With reference to what the Bible authors mean when they speak of the word, like most things I think the context has to be understood first. There are a number of passages in the NT where Word is a reference to Jesus, even outside of John 1 (e.g. Revelation 19:13).

However, I would propose that in passages like Psalm 119, while the the Psalmist clearly has in mind the revelation that they had in that day (primarily the Law of Moses), it has application for the entirety of Scripture in our day.

How do I apply this? When Paul tells Timothy, "Preach the 'logos'" what does he mean? Is he saying preach the Bible? Or preach Jesus? I would answer yes. "Logos," more than being a spoken word, is a thought or idea. The Greek comes into the English as "logic." So I think Paul is telling Timothy to preach the "message" of gospel.

And the key thing for me is where is that message collected today? It is collected in the 66 books of our Bible. When we preach and teach, that is the source we must (and I use the imperative intentionally) use.

Let me make one more point and maybe we can discuss other points later. You cite 1 Corinthians 7:25 in reference to Paul saying "not the Lord, but I say" and ask what that means for inerrancy. I view Paul as saying that what he writes here should not be viewed as binding, much like Proverbs. Nearly every commentator and theologian agrees that Proverbs contains general rules for godly living, not guarantees. In other words, sometimes the industrious person ends up poor.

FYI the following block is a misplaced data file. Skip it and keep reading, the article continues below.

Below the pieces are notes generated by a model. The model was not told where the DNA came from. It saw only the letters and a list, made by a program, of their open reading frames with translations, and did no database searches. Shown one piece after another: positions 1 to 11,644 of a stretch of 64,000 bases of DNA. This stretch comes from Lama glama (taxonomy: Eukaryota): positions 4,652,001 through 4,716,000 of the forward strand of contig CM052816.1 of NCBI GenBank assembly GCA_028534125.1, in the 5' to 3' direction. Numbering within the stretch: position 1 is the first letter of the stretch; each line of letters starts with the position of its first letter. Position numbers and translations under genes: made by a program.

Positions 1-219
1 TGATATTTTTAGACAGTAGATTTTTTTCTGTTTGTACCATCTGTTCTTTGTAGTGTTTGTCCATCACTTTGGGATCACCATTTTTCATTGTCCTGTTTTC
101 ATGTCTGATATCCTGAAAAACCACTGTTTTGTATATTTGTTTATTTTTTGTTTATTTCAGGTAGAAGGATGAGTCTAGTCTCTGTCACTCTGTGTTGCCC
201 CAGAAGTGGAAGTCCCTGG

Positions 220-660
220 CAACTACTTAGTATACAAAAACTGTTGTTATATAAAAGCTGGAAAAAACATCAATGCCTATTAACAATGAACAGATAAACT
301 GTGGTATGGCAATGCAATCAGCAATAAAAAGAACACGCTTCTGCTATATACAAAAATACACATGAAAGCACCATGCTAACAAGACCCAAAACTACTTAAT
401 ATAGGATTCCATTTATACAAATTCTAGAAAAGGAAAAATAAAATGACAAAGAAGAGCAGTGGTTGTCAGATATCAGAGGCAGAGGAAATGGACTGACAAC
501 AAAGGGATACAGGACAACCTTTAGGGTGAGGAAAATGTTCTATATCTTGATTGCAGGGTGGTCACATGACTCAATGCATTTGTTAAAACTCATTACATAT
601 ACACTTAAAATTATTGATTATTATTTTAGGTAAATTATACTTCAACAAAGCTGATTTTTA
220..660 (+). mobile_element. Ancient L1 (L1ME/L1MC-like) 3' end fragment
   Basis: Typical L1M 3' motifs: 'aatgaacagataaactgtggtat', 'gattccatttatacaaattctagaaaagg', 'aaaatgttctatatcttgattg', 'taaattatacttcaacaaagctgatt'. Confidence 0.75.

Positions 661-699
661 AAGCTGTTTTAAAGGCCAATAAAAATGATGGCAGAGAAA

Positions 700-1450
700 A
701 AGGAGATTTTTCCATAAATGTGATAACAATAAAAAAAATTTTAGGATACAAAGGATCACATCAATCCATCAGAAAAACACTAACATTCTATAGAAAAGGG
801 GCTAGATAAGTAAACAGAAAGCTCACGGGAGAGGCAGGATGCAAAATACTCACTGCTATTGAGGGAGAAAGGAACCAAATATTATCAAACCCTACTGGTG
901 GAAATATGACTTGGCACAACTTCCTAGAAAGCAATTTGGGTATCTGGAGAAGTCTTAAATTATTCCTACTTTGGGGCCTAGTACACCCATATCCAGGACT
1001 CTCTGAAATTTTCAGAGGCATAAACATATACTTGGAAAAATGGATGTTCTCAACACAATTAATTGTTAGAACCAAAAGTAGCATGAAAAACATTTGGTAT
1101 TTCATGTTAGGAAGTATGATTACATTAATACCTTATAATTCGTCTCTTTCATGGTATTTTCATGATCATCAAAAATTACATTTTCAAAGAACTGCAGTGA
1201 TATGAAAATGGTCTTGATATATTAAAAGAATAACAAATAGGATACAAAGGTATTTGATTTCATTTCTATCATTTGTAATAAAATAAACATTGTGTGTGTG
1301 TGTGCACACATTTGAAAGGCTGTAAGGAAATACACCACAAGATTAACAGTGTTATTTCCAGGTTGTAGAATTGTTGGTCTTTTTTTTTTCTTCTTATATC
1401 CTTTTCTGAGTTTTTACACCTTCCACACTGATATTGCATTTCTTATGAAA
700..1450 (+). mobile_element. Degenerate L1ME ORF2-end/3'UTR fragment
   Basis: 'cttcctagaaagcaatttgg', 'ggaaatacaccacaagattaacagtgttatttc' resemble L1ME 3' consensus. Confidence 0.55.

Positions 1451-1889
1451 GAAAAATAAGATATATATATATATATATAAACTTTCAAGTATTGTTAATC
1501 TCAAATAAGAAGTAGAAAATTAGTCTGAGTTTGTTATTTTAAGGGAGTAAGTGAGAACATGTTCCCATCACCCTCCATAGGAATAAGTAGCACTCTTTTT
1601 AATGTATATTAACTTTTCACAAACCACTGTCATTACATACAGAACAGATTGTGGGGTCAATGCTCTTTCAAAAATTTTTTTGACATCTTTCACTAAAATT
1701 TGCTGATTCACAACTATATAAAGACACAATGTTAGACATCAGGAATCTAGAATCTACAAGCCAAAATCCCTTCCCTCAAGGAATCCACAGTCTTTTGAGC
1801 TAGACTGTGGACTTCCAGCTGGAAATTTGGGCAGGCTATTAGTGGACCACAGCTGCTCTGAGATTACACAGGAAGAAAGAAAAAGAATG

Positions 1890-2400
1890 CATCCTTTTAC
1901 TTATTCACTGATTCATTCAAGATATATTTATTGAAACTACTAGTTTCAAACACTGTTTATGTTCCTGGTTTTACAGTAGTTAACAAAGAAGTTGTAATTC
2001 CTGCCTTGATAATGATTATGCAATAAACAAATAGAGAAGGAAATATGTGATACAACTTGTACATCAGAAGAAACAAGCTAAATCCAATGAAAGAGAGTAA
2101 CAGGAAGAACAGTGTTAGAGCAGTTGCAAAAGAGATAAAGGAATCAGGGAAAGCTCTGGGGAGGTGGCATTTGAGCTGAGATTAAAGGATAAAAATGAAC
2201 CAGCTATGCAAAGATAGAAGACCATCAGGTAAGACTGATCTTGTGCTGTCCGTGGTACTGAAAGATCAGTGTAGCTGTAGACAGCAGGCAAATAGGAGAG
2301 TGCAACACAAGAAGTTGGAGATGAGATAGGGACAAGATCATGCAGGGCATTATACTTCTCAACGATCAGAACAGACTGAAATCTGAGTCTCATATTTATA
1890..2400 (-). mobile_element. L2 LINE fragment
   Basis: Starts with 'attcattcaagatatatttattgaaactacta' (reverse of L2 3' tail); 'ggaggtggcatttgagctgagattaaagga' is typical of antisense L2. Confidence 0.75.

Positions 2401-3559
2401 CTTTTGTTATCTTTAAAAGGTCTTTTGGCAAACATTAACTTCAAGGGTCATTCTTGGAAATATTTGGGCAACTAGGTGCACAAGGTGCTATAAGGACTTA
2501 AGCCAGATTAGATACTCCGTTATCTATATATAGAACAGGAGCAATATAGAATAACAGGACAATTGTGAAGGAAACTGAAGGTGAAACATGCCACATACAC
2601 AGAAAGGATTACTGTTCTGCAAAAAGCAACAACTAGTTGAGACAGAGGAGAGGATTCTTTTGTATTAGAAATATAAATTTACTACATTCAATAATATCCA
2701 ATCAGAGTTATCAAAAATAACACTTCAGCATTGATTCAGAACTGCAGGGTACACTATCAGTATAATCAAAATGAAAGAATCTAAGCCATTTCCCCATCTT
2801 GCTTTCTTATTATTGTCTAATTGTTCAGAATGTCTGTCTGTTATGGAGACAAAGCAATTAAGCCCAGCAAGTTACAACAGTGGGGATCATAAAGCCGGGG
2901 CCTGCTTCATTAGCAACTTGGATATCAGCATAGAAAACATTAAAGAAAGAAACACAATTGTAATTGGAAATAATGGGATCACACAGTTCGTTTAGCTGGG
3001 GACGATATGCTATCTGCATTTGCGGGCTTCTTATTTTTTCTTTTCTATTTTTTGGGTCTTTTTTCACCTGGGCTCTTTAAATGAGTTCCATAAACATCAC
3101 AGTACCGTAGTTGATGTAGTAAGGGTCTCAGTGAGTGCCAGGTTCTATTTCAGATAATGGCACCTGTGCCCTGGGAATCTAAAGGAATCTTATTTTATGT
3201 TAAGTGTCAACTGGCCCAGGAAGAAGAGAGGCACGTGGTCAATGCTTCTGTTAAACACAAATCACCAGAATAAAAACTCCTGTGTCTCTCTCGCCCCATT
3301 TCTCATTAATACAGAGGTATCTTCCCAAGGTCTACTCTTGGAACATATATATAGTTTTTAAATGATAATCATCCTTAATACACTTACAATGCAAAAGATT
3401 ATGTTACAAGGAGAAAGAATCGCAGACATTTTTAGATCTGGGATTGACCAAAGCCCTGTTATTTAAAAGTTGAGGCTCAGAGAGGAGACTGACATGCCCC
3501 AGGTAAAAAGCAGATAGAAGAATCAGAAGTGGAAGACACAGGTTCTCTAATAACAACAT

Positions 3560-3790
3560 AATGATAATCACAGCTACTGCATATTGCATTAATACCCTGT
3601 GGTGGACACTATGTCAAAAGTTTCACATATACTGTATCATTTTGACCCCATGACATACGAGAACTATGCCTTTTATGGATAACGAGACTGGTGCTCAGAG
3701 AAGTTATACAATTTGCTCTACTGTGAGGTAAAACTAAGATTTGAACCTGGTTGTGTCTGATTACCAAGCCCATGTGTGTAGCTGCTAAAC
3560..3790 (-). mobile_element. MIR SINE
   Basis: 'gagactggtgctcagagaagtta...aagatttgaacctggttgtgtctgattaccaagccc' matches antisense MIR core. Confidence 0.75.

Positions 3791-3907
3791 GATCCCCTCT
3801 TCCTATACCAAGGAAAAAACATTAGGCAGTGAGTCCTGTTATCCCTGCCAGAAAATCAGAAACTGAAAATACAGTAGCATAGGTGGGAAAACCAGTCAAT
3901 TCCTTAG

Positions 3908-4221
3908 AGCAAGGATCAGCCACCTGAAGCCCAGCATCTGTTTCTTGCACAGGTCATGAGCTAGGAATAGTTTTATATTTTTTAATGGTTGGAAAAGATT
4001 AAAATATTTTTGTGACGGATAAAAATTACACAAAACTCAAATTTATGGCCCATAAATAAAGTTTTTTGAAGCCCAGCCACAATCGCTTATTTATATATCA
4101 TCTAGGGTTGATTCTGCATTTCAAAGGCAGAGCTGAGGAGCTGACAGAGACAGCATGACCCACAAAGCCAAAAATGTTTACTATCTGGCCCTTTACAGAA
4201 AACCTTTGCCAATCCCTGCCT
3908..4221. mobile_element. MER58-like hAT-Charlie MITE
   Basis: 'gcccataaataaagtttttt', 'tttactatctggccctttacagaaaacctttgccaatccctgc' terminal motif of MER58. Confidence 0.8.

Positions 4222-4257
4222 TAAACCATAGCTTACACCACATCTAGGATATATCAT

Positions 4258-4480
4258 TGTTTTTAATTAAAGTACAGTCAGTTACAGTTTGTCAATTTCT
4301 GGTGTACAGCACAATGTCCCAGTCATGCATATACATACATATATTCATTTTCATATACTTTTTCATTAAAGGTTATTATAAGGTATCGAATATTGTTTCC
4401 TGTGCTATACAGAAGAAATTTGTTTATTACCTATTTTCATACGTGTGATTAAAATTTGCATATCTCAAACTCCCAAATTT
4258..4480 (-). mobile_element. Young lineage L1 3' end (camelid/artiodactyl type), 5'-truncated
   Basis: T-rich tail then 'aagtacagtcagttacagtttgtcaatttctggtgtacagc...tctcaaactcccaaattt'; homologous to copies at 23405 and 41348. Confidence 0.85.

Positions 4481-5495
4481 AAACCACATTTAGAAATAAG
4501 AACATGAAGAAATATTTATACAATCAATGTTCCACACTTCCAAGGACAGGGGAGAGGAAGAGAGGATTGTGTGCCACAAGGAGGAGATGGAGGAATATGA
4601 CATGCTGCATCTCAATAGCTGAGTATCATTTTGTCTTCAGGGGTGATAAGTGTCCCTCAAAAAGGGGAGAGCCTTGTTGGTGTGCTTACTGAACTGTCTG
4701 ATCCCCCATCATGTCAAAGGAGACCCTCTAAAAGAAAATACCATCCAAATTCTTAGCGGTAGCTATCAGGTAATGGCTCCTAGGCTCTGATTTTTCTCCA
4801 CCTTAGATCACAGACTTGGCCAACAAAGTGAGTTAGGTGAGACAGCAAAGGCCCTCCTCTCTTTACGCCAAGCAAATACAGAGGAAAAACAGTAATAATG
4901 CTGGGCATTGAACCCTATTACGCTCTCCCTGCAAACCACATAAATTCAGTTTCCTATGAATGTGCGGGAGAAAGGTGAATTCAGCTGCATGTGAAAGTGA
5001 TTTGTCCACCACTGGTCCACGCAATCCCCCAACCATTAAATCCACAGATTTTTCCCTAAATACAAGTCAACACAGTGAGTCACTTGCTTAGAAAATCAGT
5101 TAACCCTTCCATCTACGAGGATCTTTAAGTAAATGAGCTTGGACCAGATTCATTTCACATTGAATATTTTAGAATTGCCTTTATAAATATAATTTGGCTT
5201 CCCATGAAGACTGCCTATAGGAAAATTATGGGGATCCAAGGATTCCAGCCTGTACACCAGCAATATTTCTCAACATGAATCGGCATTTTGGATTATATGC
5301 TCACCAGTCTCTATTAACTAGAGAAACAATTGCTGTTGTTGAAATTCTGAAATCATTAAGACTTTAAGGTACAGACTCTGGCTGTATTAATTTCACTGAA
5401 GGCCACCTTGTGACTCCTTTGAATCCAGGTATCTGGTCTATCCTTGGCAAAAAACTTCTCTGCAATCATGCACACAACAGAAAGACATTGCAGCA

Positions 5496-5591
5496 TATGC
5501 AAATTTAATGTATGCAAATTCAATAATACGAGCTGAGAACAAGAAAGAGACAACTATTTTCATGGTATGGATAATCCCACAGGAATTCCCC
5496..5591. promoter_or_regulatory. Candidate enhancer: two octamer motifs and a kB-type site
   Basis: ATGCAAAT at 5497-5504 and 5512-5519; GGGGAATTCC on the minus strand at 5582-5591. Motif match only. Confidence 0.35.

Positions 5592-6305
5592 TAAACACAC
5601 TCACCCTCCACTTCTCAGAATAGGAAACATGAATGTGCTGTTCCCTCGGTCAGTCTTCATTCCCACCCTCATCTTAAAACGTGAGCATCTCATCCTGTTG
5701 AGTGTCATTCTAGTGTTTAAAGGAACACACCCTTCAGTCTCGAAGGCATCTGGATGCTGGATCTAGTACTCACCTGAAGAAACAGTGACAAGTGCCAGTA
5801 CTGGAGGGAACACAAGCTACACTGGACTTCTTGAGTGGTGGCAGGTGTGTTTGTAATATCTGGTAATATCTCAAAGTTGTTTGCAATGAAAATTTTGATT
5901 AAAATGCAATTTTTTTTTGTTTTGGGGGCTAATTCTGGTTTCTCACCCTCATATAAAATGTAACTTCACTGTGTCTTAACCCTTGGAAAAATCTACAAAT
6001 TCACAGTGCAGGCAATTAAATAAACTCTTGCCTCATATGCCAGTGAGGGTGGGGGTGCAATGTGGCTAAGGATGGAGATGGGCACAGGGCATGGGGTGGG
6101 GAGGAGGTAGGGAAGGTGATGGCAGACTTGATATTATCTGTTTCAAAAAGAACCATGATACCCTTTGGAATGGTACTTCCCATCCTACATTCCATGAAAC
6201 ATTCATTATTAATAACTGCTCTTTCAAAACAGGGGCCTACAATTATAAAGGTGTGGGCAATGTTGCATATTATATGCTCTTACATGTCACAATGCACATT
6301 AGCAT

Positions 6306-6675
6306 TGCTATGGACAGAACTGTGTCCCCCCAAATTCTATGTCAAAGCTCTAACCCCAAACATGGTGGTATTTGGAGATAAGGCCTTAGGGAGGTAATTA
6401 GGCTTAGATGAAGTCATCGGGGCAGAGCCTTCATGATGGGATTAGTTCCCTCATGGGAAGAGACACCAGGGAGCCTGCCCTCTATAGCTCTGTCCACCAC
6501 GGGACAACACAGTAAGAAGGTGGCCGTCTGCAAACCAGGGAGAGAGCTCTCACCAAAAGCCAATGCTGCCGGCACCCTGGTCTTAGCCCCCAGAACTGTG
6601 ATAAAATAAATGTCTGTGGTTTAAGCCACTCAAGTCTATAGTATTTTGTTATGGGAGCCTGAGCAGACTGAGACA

Likewise, Paul is saying that the following is good advice, given the situation (v.26), but not required. The Bible gives this kind of practical instruction in many places, so why did Paul say, "not the Lord, but I?" Because in v. 10 he had said, "not I, but the Lord" to emphasize that what followed was a command. Now he feels bound to say "not the Lord, but I" to draw a distinction.

So, to come back around to a point I think we agree on, I see the Spirit not merely inspiring Scripture, but helping us to apply it wisely (Hebrews 5:14). Does Paul's exhortation apply to my situation? I have to know Scripture (this goes beyond memorizing verses, which I'm not against, but if you memorize you need to understand the context) so that the Spirit can guide me in my daily walk (per your temptation example).

I hope all that was clear. I found some points of disagreement with what you had written, but I see a lot of commonality as well.

By Blogger Taliesin, at Saturday, July 01, 2006 11:05:00 PM  

We cannot let our derived doctrines then force us to a position that goes beyond what the text says to begin with!

Amen. Good thoughts here, Steve.


By Blogger Broken Messenger, at Monday, July 03, 2006 10:10:00 PM  

I was stopping by to let you know of a fellow homeschool blogger who has lost a baby (still born). Please keep her and her family in prayer. I've posted the links on my blog.